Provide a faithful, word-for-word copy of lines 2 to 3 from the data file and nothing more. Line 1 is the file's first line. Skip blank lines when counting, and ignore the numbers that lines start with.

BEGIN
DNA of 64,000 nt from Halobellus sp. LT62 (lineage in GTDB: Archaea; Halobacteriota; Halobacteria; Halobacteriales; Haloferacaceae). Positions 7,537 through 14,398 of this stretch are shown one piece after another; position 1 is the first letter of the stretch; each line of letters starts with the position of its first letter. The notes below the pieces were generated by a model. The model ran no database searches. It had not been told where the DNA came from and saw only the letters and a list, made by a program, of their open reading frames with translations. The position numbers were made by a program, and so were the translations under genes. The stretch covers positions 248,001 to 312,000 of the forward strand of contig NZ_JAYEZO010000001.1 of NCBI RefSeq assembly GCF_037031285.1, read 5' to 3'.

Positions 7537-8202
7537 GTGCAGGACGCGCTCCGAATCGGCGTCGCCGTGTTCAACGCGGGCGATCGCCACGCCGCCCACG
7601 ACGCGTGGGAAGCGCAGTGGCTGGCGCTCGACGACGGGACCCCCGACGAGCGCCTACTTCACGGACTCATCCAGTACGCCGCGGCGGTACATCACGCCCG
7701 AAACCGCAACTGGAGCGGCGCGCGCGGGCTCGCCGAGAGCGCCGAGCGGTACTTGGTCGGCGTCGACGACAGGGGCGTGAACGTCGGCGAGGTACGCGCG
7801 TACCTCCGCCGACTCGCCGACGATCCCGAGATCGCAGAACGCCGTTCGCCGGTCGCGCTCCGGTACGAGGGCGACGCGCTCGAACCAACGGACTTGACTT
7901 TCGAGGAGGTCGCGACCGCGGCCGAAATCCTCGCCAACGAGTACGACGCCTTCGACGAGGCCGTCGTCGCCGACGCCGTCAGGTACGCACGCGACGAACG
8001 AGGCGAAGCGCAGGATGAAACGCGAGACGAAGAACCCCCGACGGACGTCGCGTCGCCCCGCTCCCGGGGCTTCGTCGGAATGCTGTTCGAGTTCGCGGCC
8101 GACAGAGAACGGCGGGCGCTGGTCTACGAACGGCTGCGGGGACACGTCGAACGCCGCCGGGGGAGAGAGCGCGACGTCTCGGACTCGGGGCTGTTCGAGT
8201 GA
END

Positions 7537-8202
7537 GTGCAGGACGCGCTCCGAATCGGCGTCGCCGTGTTCAACGCGGGCGATCGCCACGCCGCCCACG